Shinano River incident

The Shinano River incident (信濃川朝鮮人虐殺事件, Shinanogawa Chōsenjin Gyakusatsu Jiken) was the massacre of up to 100 Korean labourers in July 1922[1][2] who were working for the Okura zaibatsu at the construction site of a power plant on the Shinano River.[citation needed]

Background Edit

Shin'etsu Electric Power Inc., later absorbed into the Tokyo Electric Light Company and finally the Tokyo Electric Power Company, started building hydroelectric plants in July 1922 including Nakatsu Power Plant #1 on the Nakatsu River which is a tributary of the Shinano River. The Okura zaibatsu was put in charge of constructing it.[citation needed] Over 1,200 construction workers were assembled, of whom over 600 were Koreans.[1] Their strategy was to employ a large number of labourers at low wages who were detained in cramped, low-grade dormitories referred to as tako-beya, or "octopus traps". Furthermore, the Okura group’s management believed that the labourers had a lazy work ethic and treated them violently.[citation needed]

Massacre Edit

In July 1922, dozens of Koreans who tried to escape the construction site were gunned down or otherwise killed by the plant foremen. The workers' bodies were then dipped in cement, and cast into the Shinano River.[citation needed]

The massacre was exposed when the corpses of the Koreans gradually drifted from the upper course of the river over several days after the start of the construction.[1] This caused an uproar in the parts of the Niigata Prefecture along the river. Tokyo’s Yomiuri Shimbun picked up the story on 29 July 1922. Afterwards, Japanese-Koreans formed the Board of Inquiry into the Conditions of Resident Korean Laborers, and investigated work conditions for Zainichi Koreans.[3]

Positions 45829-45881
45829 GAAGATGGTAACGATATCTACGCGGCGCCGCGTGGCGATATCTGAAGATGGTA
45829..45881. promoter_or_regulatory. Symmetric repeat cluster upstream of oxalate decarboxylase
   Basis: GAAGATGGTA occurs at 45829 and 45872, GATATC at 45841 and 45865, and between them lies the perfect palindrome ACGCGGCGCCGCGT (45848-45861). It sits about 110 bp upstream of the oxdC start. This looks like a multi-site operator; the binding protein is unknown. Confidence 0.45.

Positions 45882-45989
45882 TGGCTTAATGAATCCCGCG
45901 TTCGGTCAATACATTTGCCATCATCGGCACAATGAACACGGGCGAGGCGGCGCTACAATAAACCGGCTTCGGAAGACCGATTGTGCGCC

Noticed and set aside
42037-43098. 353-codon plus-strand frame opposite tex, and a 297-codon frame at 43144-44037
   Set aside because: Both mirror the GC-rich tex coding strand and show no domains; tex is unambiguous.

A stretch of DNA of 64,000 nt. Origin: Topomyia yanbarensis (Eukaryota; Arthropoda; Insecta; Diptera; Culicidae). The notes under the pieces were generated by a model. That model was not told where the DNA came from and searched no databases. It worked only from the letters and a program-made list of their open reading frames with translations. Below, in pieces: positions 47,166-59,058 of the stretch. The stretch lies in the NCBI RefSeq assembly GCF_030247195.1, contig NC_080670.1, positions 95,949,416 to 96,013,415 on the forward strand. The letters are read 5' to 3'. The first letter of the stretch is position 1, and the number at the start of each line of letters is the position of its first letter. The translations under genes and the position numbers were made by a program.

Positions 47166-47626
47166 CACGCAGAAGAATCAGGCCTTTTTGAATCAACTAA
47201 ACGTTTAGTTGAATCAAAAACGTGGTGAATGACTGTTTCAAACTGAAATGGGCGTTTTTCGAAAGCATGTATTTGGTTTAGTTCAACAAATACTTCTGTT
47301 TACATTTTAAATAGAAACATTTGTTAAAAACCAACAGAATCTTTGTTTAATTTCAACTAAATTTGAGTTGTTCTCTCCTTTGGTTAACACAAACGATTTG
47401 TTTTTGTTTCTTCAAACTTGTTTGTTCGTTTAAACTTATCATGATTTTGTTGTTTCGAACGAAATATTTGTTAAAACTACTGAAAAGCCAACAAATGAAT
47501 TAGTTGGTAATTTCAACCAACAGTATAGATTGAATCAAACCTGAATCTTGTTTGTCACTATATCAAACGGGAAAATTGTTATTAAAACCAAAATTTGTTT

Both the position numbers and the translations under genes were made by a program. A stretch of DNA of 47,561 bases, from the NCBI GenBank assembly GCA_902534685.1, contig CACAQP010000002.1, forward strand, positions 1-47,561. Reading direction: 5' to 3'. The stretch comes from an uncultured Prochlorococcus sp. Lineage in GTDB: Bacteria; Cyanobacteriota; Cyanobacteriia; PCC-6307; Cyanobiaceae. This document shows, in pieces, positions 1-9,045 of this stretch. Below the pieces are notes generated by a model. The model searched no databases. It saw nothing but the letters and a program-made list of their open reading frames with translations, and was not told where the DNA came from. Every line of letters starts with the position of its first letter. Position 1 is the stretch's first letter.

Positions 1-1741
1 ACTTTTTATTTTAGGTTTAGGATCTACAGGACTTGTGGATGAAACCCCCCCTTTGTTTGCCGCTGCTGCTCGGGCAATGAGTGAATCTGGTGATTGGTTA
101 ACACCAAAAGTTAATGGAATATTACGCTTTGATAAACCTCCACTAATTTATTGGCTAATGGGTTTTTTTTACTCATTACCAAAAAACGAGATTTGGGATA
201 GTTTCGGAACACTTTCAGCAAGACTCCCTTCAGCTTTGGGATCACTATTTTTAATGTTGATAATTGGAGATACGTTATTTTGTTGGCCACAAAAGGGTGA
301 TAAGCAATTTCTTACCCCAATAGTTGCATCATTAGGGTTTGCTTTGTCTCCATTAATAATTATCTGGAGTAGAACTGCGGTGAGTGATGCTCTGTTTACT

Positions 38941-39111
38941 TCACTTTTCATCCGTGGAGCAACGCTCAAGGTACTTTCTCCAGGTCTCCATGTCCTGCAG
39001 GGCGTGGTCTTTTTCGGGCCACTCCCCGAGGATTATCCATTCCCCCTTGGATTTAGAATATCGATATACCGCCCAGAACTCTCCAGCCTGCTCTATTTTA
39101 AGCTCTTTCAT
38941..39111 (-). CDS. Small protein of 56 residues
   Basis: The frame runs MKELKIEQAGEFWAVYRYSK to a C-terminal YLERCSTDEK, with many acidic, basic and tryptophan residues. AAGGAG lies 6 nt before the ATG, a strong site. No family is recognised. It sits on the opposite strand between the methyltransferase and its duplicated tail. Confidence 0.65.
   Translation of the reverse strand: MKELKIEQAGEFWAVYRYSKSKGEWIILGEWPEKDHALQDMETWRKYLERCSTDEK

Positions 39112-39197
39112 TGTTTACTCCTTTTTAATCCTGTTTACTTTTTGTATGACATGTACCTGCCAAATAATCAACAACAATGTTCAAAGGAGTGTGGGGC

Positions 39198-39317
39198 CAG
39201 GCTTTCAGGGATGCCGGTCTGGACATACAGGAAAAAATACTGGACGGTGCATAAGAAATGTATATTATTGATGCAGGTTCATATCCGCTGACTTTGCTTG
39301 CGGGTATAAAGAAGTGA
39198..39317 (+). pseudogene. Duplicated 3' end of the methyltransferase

The people who were behind the Board of Inquiry were central in the formation of the Tokyo League of Korean Labor in November 1922, and in December the Osaka League of Korean Labor was established.[1][3]

Aftermath Edit

The public uproar which this incident created was partially responsible for the development of trade unions for Korean workers in Japan.[3]

See also Edit

References Edit

  1. ^ a b c d Weiner, Michael (1989). The Origins of the Korean Community in Japan, 1910-1923. Manchester University Press. pp. 104–105. ISBN 9780719029875.
  2. ^ Na, Hanmee (2005). The Fallacy of the Assimilation Rhetoric: The Roles of the Shinano River Incident of 1922 and the Great Kantō Earthquake of 1923 in Its Displacement. Berkeley: University of California, Berkeley. p. 32. Retrieved 8 July 2017.
  3. ^ a b c Weiner, Michael (2013). Race and Migration in Imperial Japan. Routledge. pp. 75–77. ISBN 9781136121326. Retrieved 8 July 2017.

Bibliography Edit